Sterility introduced by release of genetically altered males to a domestic population of Aedes aegypti at the Kenya coast

P. T. McDonald, W. Hausermann and N. Lorimer,  Am J Trop Med Hyg,  26:553-61. 1977.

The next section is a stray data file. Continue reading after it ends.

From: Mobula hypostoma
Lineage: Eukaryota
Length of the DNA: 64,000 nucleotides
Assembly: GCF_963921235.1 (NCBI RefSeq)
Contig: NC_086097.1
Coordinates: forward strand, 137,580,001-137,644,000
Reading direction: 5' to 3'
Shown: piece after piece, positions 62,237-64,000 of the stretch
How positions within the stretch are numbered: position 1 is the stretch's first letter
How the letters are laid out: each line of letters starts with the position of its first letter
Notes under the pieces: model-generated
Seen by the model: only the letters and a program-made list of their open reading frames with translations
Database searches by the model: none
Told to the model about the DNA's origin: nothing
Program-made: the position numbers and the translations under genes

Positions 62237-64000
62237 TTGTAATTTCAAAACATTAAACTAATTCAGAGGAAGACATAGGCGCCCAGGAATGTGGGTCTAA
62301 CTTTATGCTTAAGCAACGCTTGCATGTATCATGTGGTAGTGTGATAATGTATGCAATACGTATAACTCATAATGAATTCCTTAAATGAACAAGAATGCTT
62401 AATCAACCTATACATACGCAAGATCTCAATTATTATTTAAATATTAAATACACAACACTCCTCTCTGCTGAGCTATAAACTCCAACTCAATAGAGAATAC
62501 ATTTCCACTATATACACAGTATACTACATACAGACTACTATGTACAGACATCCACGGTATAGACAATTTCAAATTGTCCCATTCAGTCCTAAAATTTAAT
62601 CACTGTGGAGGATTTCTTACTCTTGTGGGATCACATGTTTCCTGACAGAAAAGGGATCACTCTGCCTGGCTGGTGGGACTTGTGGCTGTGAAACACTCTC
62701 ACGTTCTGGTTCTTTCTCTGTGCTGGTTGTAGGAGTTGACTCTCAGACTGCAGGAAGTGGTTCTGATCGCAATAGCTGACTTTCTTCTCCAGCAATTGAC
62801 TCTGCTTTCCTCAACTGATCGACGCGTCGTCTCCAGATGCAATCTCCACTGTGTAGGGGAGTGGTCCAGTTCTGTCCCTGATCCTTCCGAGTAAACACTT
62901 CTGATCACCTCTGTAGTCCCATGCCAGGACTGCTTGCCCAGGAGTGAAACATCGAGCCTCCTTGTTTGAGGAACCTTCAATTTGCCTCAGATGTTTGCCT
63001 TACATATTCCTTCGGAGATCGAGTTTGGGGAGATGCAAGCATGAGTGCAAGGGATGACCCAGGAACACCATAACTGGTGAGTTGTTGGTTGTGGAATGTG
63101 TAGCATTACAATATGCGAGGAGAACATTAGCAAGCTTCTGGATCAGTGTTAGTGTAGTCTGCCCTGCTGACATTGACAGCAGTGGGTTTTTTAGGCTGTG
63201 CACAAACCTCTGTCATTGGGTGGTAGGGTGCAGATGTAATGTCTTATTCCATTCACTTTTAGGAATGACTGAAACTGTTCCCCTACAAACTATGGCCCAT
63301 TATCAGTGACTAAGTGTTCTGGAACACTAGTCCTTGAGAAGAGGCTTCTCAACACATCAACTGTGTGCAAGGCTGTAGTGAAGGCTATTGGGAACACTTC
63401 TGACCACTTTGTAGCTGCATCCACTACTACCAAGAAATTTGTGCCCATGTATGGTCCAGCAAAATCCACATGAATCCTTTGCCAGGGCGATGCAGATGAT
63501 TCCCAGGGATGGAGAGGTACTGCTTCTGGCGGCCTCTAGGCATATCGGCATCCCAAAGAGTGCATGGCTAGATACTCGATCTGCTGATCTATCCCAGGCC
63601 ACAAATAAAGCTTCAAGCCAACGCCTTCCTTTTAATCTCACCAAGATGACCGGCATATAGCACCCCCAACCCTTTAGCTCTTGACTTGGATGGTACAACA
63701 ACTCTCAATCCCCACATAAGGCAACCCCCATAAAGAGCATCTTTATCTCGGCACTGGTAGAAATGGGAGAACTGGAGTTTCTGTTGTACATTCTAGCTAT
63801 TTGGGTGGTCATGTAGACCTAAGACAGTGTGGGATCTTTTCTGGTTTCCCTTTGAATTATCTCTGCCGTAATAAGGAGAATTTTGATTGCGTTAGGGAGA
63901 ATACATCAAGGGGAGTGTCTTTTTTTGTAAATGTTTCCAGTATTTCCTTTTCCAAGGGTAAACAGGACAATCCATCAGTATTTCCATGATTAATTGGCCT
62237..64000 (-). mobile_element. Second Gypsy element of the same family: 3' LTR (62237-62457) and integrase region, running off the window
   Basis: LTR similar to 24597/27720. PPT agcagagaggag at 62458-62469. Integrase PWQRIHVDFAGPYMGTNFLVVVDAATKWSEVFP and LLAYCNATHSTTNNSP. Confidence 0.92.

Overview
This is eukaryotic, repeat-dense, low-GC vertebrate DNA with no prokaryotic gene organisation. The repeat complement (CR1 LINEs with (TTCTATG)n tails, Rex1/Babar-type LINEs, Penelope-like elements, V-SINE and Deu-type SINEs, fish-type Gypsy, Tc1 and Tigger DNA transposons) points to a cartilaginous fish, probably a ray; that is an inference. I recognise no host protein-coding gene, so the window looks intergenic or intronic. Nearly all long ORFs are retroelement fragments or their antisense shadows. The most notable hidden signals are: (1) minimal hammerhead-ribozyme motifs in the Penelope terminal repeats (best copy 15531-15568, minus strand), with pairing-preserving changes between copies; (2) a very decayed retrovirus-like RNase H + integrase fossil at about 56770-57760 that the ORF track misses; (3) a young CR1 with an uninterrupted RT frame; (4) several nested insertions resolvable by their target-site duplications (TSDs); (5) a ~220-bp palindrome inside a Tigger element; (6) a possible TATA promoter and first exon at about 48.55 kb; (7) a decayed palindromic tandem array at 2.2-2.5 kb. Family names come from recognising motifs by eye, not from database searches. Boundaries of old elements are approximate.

The release of males heterozygous for one or two sex-linked translocations was effective in introducing a high level of sterility into a domestic population of Aedes aegypti at a Rabai village. The effect of the releases continued for several weeks after the release period. Male mosquitoes, Aedes aegypti, were released at the Kenya coast to test the effectiveness of laboratory engineered mosquitoes in introducing a genetic mechanism and the ability of the mechanism to establish itself under field conditions. A triplicate of Rabai villages was selected for the experiment. In the 1st village nottreatment was made. In the 2nd village the domestic water containers were cleaned twice a week to remove larvae and pupae. Translocation males were released in the 3rd village. A mixture of 2 types of males was introduced: the single heteroxygote male selected from 78 translocations induced by irradiation in the African strains, and the double heterozygote male. Genetic analysis of the content of release samples determined quality control of released males. Fertility was also determined with females of a strain collected at Chibarani before releases began. Hatchability of eggs in all villages was counted to assay sterility in all villages. Before the releases population fluctuations in the 3 villages were monitored for 20 weeks. The release mixture had a fertility of 37% and the single heterozygote of 50%. A daily survival rate of .63 was shown for the dusted release males. There was close agreement between the monitoring for sterility for both the egg collections and the oviposition of the LB catch females. The sterility introduced into the Chibarani population was extensive.

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